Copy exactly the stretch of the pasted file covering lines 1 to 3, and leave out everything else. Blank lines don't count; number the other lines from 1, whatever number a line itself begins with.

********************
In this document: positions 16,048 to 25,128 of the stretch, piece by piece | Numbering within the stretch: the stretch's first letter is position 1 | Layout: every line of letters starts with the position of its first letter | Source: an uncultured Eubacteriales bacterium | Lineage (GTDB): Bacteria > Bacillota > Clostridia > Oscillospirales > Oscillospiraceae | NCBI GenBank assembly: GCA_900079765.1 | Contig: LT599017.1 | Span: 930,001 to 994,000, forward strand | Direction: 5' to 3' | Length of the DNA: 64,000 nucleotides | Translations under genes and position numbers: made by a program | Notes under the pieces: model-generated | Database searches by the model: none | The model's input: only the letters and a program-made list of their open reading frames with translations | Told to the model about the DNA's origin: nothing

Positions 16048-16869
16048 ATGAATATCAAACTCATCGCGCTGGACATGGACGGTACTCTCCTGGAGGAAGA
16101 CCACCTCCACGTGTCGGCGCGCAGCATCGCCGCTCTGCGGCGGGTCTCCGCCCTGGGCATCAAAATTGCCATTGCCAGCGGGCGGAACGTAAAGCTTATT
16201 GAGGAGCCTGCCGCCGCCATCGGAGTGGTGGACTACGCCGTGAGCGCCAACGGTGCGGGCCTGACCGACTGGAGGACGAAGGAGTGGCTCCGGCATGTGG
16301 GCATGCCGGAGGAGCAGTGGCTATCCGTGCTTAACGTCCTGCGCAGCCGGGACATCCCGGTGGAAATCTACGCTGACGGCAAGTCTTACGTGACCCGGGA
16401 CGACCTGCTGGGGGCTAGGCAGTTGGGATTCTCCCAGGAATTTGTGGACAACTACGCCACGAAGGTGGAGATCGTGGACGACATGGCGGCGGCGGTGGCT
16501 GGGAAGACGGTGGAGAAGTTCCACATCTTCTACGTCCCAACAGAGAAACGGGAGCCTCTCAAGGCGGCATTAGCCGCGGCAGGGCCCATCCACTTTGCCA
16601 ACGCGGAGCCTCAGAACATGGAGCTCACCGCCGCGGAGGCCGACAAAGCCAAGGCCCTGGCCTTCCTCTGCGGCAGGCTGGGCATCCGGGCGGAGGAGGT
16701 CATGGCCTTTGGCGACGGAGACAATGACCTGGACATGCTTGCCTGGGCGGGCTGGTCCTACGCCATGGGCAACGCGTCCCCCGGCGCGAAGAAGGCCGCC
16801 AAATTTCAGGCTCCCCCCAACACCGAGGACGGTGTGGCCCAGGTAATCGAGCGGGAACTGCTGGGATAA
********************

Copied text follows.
In this document: positions 16,048 to 25,128 of the stretch, piece by piece | Numbering within the stretch: the stretch's first letter is position 1 | Layout: every line of letters starts with the position of its first letter | Source: an uncultured Eubacteriales bacterium | Lineage (GTDB): Bacteria > Bacillota > Clostridia > Oscillospirales > Oscillospiraceae | NCBI GenBank assembly: GCA_900079765.1 | Contig: LT599017.1 | Span: 930,001 to 994,000, forward strand | Direction: 5' to 3' | Length of the DNA: 64,000 nucleotides | Translations under genes and position numbers: made by a program | Notes under the pieces: model-generated | Database searches by the model: none | The model's input: only the letters and a program-made list of their open reading frames with translations | Told to the model about the DNA's origin: nothing

Positions 16048-16869
16048 ATGAATATCAAACTCATCGCGCTGGACATGGACGGTACTCTCCTGGAGGAAGA